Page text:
The Falkland Gardens is situated at the eastern end of Gosport High Street with fantastic views over Portsmouth Harbour and is a gateway entrance to Gosport as the home of the Gosport Ferry.
The Gardens and The Esplanade were originally built using funds supplied from Central Government in 1922 for the purpose of public works to get labourers out of unemployment. The location was originally a cobbled hard and the land had to be reclaimed to raise it above the tidal levels in Portsmouth Harbour.
In 1924, the Gardens were completed and was know as 'Harvey's Promenade' after a local Councillor. The Gardens were a place where people could get some sea air, admire the flowers and watch the traffic passing to and from the Harbour or catch the ferry to Portsmouth. Later the Gardens became known as the 'Ferry Gardens', a more appropriate title given that traditionally transport over the water to Portsmouth has been in this location since the time of Queen Elizabeth I.
The Gardens continued pretty much unchanged even when their name changed in 1984 to 'Falkland Gardens' to mark the role of Gosport in the Falklands Campaign, officially being renamed by, the then Prime Minister, Margaret Thatcher.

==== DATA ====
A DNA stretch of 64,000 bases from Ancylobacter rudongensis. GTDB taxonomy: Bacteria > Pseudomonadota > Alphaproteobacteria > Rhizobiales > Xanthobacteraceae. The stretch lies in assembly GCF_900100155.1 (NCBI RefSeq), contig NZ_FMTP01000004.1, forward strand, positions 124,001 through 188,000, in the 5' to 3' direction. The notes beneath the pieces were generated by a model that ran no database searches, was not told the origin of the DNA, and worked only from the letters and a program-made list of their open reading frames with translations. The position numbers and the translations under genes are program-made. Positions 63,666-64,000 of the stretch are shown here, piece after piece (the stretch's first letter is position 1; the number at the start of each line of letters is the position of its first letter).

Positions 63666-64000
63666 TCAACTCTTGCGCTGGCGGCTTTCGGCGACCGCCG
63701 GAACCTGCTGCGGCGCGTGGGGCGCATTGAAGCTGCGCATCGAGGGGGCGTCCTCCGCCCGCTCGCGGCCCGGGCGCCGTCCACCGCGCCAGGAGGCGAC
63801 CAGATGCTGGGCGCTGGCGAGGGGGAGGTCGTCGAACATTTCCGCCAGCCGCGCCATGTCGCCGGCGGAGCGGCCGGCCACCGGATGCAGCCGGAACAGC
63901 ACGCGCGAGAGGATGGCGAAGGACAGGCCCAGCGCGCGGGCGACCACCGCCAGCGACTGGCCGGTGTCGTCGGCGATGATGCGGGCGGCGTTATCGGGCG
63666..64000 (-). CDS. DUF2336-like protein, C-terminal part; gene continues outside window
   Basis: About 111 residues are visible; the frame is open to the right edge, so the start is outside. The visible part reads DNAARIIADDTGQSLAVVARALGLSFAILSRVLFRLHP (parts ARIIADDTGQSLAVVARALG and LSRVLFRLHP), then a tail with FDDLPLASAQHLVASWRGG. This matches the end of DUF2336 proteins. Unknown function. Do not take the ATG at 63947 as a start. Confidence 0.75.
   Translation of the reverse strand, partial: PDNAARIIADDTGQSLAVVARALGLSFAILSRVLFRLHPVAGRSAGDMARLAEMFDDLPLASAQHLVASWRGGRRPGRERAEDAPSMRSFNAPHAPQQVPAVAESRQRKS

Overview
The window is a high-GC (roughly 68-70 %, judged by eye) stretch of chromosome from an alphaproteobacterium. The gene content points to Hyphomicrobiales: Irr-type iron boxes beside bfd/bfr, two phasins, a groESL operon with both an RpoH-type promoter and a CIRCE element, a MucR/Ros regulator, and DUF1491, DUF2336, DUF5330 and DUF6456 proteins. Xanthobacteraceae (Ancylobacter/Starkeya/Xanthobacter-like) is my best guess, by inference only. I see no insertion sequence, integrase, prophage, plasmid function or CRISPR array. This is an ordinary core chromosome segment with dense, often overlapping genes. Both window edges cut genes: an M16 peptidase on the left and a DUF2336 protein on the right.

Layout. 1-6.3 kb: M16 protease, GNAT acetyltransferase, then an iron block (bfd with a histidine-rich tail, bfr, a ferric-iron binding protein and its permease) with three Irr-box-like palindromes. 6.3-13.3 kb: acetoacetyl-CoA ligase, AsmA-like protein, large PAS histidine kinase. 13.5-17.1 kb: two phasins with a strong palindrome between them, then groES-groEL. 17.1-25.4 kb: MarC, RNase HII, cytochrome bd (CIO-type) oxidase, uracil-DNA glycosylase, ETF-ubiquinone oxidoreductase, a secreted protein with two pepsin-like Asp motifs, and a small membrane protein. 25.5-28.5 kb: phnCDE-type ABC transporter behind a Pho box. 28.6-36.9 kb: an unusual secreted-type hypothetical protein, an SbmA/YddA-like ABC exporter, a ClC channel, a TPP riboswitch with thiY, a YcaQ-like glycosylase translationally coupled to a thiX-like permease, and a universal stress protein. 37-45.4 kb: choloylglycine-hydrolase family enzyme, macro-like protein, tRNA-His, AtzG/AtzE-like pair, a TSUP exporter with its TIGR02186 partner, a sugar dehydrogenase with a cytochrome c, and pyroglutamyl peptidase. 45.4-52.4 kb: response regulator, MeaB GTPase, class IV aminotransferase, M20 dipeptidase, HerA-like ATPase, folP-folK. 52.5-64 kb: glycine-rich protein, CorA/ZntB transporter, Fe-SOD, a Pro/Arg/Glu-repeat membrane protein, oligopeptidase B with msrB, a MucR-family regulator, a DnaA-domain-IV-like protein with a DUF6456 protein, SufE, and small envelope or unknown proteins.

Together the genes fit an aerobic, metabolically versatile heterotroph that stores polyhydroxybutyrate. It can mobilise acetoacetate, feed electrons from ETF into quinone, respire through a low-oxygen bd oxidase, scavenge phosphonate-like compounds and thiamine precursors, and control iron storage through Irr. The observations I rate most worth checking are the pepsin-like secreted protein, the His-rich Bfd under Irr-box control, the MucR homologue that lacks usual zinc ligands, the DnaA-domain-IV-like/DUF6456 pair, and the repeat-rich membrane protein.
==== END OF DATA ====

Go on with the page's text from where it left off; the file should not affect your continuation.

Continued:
In May 2000, a three million pound redesign of the entire Esplanade area was completed, this included the new 'Time Space' feature along with the new promenade and a new look for the Gardens. This redesign has won a number of Landscape Awards.
The Gardens as they are today consist of flower beds for traditional Victorian bedding schemes, two carpet beds (that are redesigned each year to celebrate notable anniversaries), shrub beds and seating. Given the changes to Gosport and the Gardens over the years, the central purpose of the Gardens has not changed since 1922, to get some sea air, admire the flowers, watch the boats come and go from the Harbour and catch the Ferry.